Office of the VP for Communications – Keeping alumni and friends connected to U-M

Education & Society

  1. 'I'm going to college!'

    How do you create a ‘culture of college’ in disadvantaged high schools?

  2. 9/11 + 10: The student

    Nell Gable was just 11 years old on 9/11/2001, but she remembers the day vividly, and continues to live today with the uncertainty it caused.

  3. 9/11 + 10: The terrorism expert

    Scott Atran is a world-renowned expert on terrorism and terrorists. His research and his book “Talking to the Enemy: Faith, Brotherhood, and the (Un)Making of Terrorists” derive from years in the field interviewing terrorists from around the globe. Michigan Today asked for his insights into the status of terrorism ten years after 9/11.

  4. 9/11 + 10: The lost

    The names of University of Michigan alumni/alumnae who perished in the attacks of 9/11.

  5. 9/11 + 10: The Marine

    Marine second-lieutenant Patrick Callahan serves in the University of Michigan’s Naval ROTC program. Michigan Today asked Lt. Callahan to describe the impact of the 9/11 attacks on his military experience.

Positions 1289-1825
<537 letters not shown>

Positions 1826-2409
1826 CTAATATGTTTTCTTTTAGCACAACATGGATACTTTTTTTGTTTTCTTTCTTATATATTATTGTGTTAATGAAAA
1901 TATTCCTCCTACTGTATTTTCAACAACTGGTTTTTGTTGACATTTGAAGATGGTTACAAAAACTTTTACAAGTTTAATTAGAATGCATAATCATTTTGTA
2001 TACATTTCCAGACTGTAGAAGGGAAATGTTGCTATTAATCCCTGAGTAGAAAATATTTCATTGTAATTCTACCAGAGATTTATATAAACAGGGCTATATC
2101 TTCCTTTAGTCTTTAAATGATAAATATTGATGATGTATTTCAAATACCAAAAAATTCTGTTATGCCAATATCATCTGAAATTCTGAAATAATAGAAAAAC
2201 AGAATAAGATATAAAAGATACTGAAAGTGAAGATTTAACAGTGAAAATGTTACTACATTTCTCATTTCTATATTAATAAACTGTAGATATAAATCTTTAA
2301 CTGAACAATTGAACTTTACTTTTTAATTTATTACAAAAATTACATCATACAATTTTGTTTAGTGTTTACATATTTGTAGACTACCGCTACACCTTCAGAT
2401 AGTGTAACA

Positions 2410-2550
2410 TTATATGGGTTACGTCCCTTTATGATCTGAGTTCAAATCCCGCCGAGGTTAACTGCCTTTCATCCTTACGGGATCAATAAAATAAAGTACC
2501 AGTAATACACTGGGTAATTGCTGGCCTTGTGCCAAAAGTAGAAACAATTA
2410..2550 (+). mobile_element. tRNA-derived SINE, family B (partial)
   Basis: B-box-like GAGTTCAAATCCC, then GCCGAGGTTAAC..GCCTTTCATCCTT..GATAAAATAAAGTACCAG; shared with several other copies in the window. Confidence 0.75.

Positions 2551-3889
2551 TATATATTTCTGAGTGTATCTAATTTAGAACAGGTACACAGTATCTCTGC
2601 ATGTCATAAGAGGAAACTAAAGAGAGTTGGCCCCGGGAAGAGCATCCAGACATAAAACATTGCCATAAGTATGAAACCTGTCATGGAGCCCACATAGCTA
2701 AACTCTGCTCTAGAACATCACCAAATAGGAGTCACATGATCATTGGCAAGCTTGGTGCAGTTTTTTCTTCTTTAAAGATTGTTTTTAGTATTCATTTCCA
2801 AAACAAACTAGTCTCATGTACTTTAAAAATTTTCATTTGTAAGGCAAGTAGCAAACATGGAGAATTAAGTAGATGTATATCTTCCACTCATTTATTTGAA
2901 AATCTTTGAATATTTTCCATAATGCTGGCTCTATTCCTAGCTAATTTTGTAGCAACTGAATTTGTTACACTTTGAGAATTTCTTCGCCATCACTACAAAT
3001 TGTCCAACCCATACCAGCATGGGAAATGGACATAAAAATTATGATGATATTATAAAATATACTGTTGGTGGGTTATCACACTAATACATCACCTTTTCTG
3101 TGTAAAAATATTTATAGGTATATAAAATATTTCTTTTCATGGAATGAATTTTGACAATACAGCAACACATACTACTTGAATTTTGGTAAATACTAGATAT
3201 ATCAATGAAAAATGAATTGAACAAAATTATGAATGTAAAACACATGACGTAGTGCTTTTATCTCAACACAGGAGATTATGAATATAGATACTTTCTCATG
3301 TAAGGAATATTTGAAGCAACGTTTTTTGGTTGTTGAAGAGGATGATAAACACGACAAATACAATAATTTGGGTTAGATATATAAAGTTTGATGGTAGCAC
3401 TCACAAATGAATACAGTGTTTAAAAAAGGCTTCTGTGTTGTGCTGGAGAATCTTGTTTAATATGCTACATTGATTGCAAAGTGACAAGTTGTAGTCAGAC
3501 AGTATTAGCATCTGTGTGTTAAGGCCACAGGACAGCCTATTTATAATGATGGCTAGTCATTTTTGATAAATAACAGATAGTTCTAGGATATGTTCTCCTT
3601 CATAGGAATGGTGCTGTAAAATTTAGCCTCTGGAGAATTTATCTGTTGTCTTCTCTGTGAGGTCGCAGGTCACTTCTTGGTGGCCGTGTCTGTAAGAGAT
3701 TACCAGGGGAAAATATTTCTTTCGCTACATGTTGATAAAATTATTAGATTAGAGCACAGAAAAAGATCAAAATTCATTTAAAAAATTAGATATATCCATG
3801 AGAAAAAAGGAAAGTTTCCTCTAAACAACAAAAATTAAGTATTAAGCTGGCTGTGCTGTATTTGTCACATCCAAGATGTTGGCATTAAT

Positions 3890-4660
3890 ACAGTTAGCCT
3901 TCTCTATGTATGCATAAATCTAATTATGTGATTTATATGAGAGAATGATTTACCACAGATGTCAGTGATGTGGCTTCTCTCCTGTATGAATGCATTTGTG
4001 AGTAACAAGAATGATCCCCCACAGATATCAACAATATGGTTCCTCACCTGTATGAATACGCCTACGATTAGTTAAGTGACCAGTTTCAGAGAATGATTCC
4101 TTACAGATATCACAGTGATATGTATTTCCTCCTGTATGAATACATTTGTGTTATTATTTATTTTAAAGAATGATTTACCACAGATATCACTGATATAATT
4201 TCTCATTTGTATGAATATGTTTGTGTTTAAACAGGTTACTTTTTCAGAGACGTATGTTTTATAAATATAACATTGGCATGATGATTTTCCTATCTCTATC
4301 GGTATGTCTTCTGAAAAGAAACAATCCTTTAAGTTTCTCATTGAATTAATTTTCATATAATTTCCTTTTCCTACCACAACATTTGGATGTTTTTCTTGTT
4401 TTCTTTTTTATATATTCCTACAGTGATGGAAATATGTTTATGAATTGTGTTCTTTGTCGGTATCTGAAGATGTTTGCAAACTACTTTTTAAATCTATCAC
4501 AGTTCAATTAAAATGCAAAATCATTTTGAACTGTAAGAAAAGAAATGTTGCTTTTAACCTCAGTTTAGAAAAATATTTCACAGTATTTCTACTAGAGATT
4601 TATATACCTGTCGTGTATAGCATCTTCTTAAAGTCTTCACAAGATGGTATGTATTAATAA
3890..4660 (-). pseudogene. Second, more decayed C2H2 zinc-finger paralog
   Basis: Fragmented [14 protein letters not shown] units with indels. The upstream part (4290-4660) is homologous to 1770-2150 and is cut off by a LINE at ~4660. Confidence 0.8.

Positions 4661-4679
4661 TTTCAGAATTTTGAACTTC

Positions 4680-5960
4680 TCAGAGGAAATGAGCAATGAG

6. 9/11 + 10: The eyewitness

    Steve Fetter was working in the financial district of Manhattan on 9/11. What he saw that day transformed his life completely. Here is a pair of excerpts from his play about the day and its aftermath, “A Blue Sky Unlike Any Other.”

  7. 9/11 + 10: The researcher

    Stephen Forrest is Vice President for Research at the University of Michigan. U-M receives millions in research funding from the federal government, and some of that is for defense-related research. Michigan Today asked Forrest to describe some of the ways 9/11 and its aftermath have affected research in the US and at U-M.

  8. An alum's atonement

    Robert Wollack was in prison, a fallen cop, when a second chance came his way.

  9. A life worth living

    Video: What are the essentials of a happy, satisfying life? What choices can help you build a life with meaning? As U-M launches its “What Makes Life Worth Living” theme semester, psychology professor Christopher Peterson has some deceptively simple — but not necessarily easy — answers.